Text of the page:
House liberals are urging Democratic leaders to let the George W. Bush-era tax cuts on the country's highest earners expire.

Reps. Raúl Grijalva (Ariz.) and Lynn Woolsey (Calif.), co-chairs of the Congressional Progressive Caucus, said extending the tax breaks for those earning more than $250,000 a year represents "a giveaway" to wealthy Americans that would saddle the country in unnecessary debt. 

"This debt, in turn, will be paid by the lower and middle classes through increased interest payments and decreased social services for generations to come," the lawmakers warned in a Monday letter to Speaker Nancy Pelosi (D-Calif.). 

"This astronomical sum could instead be used to close our budget deficit. It is critical that we pass President Obama’ s middle-class tax proposal without providing an even greater lift for the wealthiest Americans who don’t need it."

With the start of the lame-duck session, Democrats find themselves at a crossroads. Though the party was trounced in midterm elections that delivered the House majority back to the GOP, its leadership team is poised to remain unchanged — a signal that Democrats intend to defend their legislative agenda rather than conceding ground to more conservative members.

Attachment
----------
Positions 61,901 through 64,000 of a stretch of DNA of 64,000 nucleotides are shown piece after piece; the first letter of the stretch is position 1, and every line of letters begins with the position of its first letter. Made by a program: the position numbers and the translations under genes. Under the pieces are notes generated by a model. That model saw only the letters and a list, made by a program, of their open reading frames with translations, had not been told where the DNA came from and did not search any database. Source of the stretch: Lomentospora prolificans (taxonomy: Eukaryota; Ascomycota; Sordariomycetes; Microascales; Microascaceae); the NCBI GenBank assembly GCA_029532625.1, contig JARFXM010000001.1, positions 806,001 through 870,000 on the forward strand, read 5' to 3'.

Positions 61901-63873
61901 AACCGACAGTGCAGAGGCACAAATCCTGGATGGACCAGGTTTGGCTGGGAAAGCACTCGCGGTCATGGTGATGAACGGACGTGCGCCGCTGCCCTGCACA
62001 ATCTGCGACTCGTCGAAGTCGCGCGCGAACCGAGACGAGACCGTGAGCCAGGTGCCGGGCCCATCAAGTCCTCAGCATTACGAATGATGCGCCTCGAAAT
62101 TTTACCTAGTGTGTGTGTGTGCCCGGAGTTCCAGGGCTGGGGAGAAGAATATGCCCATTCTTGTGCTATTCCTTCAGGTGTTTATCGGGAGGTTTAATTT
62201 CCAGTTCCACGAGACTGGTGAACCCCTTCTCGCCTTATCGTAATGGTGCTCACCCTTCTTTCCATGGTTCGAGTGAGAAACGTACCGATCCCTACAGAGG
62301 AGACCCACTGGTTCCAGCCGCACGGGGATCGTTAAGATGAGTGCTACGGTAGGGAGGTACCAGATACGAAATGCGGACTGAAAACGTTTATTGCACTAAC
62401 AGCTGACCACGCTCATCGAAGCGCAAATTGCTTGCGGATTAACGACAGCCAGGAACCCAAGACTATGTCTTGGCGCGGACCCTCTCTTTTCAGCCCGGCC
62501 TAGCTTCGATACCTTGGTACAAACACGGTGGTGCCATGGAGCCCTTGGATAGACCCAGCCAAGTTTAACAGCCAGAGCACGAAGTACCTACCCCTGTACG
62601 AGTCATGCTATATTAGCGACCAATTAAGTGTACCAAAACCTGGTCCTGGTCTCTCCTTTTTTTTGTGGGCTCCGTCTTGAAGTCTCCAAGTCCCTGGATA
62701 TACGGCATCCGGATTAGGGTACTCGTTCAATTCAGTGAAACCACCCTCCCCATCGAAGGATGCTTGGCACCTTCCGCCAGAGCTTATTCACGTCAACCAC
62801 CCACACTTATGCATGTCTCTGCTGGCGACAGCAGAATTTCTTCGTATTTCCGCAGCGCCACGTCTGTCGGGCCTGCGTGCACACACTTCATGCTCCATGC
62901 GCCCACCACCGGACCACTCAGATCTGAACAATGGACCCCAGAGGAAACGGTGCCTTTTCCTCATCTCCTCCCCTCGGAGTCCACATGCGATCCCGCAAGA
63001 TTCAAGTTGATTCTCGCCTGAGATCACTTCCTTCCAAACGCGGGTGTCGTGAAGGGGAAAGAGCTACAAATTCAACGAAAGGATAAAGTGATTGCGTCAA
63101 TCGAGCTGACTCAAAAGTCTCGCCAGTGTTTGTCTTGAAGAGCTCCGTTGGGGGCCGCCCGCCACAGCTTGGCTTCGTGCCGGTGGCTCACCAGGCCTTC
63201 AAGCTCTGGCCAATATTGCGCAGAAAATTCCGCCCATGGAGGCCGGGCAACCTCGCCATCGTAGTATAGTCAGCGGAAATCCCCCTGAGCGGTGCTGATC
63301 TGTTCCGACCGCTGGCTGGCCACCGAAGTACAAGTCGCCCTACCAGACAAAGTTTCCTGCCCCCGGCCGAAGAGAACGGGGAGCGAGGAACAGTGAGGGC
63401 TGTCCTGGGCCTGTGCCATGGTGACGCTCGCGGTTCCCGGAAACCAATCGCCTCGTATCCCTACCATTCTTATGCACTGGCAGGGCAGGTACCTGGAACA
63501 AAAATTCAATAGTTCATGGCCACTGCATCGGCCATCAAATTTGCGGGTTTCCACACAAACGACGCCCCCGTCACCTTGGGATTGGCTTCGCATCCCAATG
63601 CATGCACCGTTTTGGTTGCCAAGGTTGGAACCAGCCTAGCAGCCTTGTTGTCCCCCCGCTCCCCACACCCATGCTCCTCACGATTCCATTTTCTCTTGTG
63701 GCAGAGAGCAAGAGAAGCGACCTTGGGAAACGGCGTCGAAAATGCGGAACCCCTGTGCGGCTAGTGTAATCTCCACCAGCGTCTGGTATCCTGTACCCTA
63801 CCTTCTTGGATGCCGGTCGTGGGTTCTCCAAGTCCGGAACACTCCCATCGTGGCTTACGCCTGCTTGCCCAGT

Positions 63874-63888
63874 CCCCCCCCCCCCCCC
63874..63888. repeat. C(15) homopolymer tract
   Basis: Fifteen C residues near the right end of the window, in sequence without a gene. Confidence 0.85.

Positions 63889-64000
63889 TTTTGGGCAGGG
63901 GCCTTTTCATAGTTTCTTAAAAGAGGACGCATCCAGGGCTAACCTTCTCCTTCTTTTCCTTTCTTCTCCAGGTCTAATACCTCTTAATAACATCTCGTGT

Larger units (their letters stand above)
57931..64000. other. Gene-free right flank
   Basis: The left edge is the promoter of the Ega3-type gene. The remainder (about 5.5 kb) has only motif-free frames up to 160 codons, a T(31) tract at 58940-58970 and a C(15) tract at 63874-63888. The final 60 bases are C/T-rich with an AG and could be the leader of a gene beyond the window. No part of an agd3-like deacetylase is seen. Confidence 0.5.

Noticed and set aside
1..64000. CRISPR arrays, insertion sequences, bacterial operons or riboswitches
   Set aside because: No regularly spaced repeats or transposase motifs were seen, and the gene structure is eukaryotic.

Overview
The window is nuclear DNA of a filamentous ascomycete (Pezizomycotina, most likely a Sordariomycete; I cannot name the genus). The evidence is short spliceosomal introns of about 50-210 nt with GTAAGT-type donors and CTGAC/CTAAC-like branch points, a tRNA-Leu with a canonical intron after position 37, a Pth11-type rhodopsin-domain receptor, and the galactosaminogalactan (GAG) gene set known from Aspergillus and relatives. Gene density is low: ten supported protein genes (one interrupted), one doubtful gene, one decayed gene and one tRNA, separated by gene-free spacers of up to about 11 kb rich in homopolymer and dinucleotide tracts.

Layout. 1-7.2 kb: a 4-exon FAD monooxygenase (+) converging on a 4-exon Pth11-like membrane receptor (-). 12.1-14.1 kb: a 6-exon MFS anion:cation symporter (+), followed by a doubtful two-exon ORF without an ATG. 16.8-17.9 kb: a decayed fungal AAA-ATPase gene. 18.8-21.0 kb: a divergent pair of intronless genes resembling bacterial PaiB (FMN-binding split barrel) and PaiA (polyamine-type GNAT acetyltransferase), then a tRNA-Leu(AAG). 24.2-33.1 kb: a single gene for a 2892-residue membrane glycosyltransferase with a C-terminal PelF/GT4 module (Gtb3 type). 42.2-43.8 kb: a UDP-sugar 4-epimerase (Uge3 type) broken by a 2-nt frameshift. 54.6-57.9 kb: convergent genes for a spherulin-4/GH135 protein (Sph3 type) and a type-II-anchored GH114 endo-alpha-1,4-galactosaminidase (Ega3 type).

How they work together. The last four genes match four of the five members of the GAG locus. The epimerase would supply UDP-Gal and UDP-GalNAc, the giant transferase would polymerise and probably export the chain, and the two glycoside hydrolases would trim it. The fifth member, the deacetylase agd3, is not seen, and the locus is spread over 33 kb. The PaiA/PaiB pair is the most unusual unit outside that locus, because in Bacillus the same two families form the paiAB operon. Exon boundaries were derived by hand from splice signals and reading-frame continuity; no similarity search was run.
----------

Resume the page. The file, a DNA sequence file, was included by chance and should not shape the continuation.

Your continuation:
Indeed, Pelosi last week said she has no plan to extend the Bush tax cuts to high-dollar earners. 

"The position that we have, and which is the position the president has put forth, is that everybody should get a tax cut in our country," Pelosi told NPR on Friday. "The problem comes when an additional tax cut to the wealthy … will heap $700 billion [onto the] debt."


The $700 billion is a reference to the difference in cost between the two party's plans for extending the cuts. Most Democrats want to extend the breaks to families earning below $250,000 each year (or $200,000 for individuals), while Republicans want to extend the cuts for everyone. 

The Democrats' plan costs roughly $3 trillion over the next decade, while the GOP proposal would cost $3.7 trillion. Though the country will have to borrow to plug the loss in revenue, neither party is proposing to offset their measures.

The tax cuts expire at the end of the year.